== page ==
Sales: According to the Marshall County Board of Realtors, December residential sales increased 1.0% year-over-year (Y/Y) from 104 to 105 closed transactions, breaking five consecutive months of Y/Y losses. Sales increased 10.5% from November. Sales are up 3.9% year-to-date. Two more resources to review: Quarterly Report and Annual Report.
For all of Marshall County’s housing data, click here.
Inventory: December listings (137) decreased 12.2% from November and declined 21.3% from one year ago. At the current sales pace, all the active inventory on the market would sell in 1.3 months, down from 1.6 months in November 2021 and 1.7 months in December 2020. The equilibrium point where buyers and sellers have roughly equal bargaining power is 6 months of supply.
Pricing: The area’s median sales price in December was $241,000, a record high and an increase of 35.8% from one year ago and of 9.6% from November. The differing sample size (number of residential sales of comparative months) can contribute to statistical volatility, including pricing. ACRE recommends consulting with a local real estate professional to discuss pricing, as it will vary from neighborhood to neighborhood.
Homes sold in December averaged 32 days on the market (DOM), 25 days faster than December 2020.
Forecast: December sales were 3 units, or 2.5%, above the Alabama Center for Real Estate’s (ACRE) monthly forecast. ACRE projected 102 sales for the month, while actual sales were 105 units. ACRE forecast a total of 1,332 sales in the area year-to-date, while there were 1,214 actual sales through December, a difference of 8.9%.
NAR Commentary: According to the National Association of Realtors (NAR), existing home sales decreased 4.6% month-over-month in December, breaking three consecutive months of gains (seasonally adjusted annual rate). However, the 6.12 million home sales in 2021 represent an increase of 8.5% from 2020 and the highest annual level since 2006. The median sales price for all housing types was $358,000, rising 15.8% year-over-year and marking 118 consecutive months of year-over-year gains. Rising home prices are largely a result of low housing inventory amid sustained demand. Supply dropped to an all-time low of 910,000 listings in December, down 18.0% from November 2021 and down 14.2% from one year ago. December’s 1.8 months of supply (MOS) decreased from 2.1 during the prior month and 1.9 one year ago.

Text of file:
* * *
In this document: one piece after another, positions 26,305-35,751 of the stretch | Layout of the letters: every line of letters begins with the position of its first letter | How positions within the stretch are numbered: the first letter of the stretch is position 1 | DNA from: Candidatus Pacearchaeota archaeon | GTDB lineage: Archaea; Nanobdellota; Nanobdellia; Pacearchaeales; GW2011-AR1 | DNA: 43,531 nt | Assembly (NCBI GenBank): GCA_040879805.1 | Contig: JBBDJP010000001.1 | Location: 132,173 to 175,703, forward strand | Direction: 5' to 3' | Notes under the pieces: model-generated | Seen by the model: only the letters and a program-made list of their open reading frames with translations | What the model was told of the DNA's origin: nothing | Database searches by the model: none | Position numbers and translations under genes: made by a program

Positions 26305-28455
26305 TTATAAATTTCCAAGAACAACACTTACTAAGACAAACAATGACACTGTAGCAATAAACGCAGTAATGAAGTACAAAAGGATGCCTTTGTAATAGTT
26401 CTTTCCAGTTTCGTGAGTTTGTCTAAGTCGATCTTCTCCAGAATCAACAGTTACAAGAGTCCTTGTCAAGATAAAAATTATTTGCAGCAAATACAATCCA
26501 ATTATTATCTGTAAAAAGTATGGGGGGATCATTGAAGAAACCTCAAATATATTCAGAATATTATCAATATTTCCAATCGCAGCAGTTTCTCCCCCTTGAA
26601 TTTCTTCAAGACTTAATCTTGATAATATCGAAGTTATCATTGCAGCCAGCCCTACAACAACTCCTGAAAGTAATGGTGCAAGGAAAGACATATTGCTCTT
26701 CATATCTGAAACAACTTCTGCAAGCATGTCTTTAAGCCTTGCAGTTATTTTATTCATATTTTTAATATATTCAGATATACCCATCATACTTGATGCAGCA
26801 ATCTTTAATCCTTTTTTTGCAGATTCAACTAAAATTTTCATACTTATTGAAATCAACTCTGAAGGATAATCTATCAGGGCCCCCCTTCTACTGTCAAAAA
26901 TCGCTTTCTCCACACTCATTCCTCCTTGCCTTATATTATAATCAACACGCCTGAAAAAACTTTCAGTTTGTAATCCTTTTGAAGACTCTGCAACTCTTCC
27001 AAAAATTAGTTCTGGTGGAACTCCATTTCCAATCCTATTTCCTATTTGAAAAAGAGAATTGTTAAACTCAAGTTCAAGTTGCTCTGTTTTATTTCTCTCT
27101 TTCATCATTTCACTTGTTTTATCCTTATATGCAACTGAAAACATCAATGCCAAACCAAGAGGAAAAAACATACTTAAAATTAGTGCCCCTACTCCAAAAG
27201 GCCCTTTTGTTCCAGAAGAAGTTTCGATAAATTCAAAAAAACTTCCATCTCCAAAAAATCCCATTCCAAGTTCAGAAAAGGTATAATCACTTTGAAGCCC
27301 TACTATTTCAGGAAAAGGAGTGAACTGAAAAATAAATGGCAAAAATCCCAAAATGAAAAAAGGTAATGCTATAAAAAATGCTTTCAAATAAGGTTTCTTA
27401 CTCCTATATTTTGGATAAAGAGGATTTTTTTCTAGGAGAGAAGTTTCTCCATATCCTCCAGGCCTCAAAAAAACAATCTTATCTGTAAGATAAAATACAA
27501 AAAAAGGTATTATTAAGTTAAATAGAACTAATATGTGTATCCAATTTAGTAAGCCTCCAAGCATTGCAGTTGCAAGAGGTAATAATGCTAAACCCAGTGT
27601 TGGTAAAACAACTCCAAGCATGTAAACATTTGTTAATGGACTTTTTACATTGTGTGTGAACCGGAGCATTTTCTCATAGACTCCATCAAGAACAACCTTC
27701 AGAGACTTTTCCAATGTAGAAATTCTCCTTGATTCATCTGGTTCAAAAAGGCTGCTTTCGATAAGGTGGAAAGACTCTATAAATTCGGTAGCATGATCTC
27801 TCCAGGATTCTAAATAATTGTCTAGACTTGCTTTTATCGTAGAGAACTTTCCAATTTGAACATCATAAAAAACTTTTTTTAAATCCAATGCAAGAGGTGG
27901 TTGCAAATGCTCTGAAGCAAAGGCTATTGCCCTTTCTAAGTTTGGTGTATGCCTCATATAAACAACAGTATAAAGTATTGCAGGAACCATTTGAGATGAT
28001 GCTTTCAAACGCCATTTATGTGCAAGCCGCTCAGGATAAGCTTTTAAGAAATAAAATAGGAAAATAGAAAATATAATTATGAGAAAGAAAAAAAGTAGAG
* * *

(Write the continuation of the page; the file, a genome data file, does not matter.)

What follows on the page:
Lawrence Yun, chief economist for NAR said, “December saw sales retreat, but the pull back was more a sign of supply constraints than an indication of a weakened demand for housing. Sales for the entire year finished strong, reaching the highest annual level since 2006.”
Yun added that future home sales are likely to slow somewhat because of rising mortgage rates, but he forecasts rates will stay below 4% by the end of 2022.
Yun also said that he expects home price growth to moderate. “This year, consumers should prepare to endure some increases in mortgage rates. I also expect home prices to grow more moderately by 3% to 5% in 2022, and then similarly in 2023 as more supply reaches the market.”
ACRE Commentary: Home sales in Alabama grew again in December, rising 4.6% from one year ago and bringing the annual gain to 10.5%. Twelve of the 24 markets reporting sales data to ACRE reported sales gains from one year ago.
The statewide median sales price gained 20.6% Y/Y in December, well above the average of 12.3% Y/Y during 2021. Price growth has accelerated as supply retreated significantly in December. Properties listed for sale declined 13.0% from November and 27.4% from one year ago. Unsold inventory is at 1.3 months of supply, down from 1.6 in November and down from 1.9 months in December 2020.
Click here to view the entire monthly report.
The Marshall County Residential Monthly Report is developed in conjunction with the Marshall County Board of Realtors to better serve area consumers.
Editor’s Note: All information in this article reflects data provided to the Alabama Center for Real Estate for the time period December 1 – 31, 2021. Thus, the performance represented is historical and should not be used as an indicator of future results.